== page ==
10 Benefits Of Children’s Organized Sports

soccer, kids sports, organized sports

 

Cool weather means football season in my family. My grandson will be entering his third season of playing flag football.  He loves it.  His dad played football through college, so I guess it’s in his blood. When he first started playing, I was a little leery.  He was so much smaller than the other boys, but he assured me he would be okay.  He said Mawmaw, “They have to catch me.” Since I’m grandma, I have bragging rights so I will.  He is fast, and they do have a hard time catching him.  

It’s actually exciting to watch him and his team members play. His dad is the head coach and his grandfather is the assistant coach.  It truly is a family affair. He has grown and learned so much over the pass 2 years.  There are several benefits to children playing organized sports.  

 

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If you’re considering entering your child into an activity, please do. Xavier has benefited in the following ways:

  1. Physical Activity – He has learned the importance of being physically fit if you want to be involved in sports of any kind. It takes endurance to play an entire game, which is why most athletes do not smoke or do drugs. He has also learned the importance of eating healthy if he’s going to be an athlete.     
  2. Intellectual Stimulation – He has learned that playing ball requires skill and brain power. He must learn to listen to his coaches, think on his feet, remember his position, and put plays together that his coaches have called. 
  3. Confidence – His confidence and self-esteem has soared since he has been playing sports.  He believes in himself as a player and as a growing little boy.  
  4. Team Work – He has learned that a team win games, it is not an individual sport.  He has learned that he must work with his team members whether he likes them or not and he must play fairly against his opponents.
  5. Competition – He has learned that competition is a part of life and can be healthy if the game is played fairly. He has learned that there are players that are better and some that are not as good.  The important thing is to play your best at all times.   
  6. Focus – He has learned to focus on the game while tuning out the crowd shouting, listen for the whistle being blow by the referee, and listen to his coaches giving him instructions.
  7. Winning/Losing – He has learned that he nor his team can win at everything.  I remember the first game that his team lost.  He was so down, he didn’t think he deserved a trip to McDonald’s.  It made me so sad.  One of my life lesson’s came roaring to the surface, there will be times when you can’t sooth your child’s pain.  You must let life run it’s course.  
  8. Team Leaders – He has learned the importance of leading a team as captain and co-captain, and the responsibilities of a leader.  
  9. Friendship – He has made new friends on his and on opponent’s teams.  It has helped with his social skills, he gets invites to sleepovers, birthday parties and other outings.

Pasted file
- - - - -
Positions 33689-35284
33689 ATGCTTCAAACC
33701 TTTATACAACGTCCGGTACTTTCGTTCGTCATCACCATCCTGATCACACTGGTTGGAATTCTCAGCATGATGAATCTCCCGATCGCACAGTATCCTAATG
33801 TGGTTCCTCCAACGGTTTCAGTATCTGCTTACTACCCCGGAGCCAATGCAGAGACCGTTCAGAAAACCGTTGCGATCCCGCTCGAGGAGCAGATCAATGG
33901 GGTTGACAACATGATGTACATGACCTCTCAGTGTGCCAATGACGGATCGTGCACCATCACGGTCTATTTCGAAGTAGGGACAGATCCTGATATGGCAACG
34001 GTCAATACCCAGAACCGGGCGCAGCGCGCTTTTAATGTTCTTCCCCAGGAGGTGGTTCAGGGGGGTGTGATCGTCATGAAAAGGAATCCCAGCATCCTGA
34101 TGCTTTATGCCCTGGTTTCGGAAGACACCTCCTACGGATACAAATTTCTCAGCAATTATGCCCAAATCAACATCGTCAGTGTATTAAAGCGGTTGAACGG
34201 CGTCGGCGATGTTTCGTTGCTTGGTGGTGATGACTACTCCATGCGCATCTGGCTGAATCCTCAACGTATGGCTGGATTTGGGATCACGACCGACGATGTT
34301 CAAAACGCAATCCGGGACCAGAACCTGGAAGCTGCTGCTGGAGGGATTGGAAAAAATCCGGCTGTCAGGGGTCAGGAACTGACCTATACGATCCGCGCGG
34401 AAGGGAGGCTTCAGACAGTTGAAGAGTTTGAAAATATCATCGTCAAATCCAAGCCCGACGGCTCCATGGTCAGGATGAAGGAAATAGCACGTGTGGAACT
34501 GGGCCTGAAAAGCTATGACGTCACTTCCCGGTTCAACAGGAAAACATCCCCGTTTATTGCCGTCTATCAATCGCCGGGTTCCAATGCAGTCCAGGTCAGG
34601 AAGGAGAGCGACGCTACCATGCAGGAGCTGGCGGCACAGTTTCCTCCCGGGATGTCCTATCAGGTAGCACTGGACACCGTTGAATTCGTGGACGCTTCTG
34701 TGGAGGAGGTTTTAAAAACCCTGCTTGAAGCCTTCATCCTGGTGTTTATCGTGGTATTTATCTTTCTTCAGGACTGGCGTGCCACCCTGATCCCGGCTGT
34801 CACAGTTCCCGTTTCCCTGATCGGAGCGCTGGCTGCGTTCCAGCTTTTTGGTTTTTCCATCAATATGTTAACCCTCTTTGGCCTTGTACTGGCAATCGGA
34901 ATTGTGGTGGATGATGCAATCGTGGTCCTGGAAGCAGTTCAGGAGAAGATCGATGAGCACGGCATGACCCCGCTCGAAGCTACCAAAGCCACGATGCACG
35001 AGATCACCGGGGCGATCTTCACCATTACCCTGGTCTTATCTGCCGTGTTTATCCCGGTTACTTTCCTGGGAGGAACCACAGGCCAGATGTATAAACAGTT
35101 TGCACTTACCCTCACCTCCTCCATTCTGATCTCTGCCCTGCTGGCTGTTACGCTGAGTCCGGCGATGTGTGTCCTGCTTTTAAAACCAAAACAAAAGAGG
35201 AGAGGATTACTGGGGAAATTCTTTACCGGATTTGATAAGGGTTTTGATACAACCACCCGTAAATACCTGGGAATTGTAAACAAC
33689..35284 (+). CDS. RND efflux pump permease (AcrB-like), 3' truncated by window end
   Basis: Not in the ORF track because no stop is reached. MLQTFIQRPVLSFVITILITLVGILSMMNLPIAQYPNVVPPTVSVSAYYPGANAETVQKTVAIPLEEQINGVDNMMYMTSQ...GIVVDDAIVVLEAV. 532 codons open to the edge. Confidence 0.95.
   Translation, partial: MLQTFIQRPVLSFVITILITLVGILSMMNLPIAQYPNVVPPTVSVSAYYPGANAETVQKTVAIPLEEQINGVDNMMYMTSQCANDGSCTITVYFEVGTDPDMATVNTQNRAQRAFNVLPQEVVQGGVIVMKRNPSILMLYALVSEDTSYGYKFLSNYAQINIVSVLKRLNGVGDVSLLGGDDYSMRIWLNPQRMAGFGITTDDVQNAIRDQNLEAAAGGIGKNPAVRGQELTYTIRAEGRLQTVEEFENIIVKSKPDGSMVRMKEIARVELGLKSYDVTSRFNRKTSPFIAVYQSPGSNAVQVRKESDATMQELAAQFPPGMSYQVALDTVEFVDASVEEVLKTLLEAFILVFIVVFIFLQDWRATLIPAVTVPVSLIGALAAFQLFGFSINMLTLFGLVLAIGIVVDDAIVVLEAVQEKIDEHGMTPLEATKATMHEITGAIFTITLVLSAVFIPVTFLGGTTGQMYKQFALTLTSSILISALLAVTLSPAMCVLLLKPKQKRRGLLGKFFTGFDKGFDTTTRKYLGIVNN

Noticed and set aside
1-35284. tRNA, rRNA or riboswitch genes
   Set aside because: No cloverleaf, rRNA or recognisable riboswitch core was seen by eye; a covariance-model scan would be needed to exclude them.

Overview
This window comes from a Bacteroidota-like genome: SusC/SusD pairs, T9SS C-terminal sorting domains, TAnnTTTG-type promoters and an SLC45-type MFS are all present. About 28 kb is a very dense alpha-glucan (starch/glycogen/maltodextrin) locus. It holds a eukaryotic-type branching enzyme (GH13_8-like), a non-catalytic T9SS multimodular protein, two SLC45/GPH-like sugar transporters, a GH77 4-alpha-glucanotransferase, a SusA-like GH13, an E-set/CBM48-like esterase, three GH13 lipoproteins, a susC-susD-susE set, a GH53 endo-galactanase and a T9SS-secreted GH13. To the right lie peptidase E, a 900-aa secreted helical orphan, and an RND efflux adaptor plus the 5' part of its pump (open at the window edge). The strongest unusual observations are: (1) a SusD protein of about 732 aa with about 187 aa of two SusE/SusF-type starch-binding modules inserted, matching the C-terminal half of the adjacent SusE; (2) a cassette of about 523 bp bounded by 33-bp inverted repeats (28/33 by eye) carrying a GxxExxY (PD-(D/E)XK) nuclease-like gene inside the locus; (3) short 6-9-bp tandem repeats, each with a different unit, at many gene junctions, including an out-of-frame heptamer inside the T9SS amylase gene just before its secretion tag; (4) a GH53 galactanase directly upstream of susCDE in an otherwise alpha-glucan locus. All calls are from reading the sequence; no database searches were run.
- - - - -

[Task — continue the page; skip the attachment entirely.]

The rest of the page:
10. Family Time – He spends time watching football and basketball with his dad and grandfathers.  He is getting a better understanding of the game, asks questions and joins in the conversation when they’re together.  

We also have Xavier in swim lessons and basketball.  He refuses to play baseball.  The thought of getting hit with a baseball frightens him.  We have accepted his fear and not pushed him to participate in the sport. If he decides to play down the road fine, if not that’s fine too.

It’s amazing to watch how far he has come from the backyard football games and shooting hoops in the driveway.  I would encourage all parents to place their child in an organized sport whether it be soccer, football, basketball, baseball or martial arts.  Now a  little discipline for the parents, stay tuned for that post.    

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Comments

  1. I am just starting this season of life – it's hard to get my son involved in sports because he wants to be awesome at the sport from the very beginning… it's been a hard lesson to learn that practice is what makes a better player. We're working on it 🙂

  2. Organized sports can bring so much to a child and I have to add I think you are very wise not to force anything. I think pushing a child into baseball or something they are fearful of is not a good idea and often just makes the fears intensify. Plus, they often end up looking weak in front of their classmates and we know little boys don't like that! Great post.

  3. I agree 100% Your list of benefits is the most complete one I've ever read. As my daughters entered high school I encouraged volleyball and basketball. These kept them busy during the critical hours after school when most kids are tempted to unwind with drugs and tobacco. Endless volleyball tournaments, sometimes lasting all day, got them to bed early on Friday night and too tired to "party" on Saturday night!
    Your grandson is so cute. I am enjoying watching my soon-to-be six year old grandsons play baseball and soccer. So far baseball hasn't scared them – but I do worry about the damage a pitched ball can do!

    • I agree J, organized activities keeps them out of trouble and away from alcohol and drugs too.  Very important.  My daughter was involved in ballet 6 days a week for years.  No time for the streets.  Thanks for the compliment on my little sweetie pie.  Mawmaw adores her grandchildren.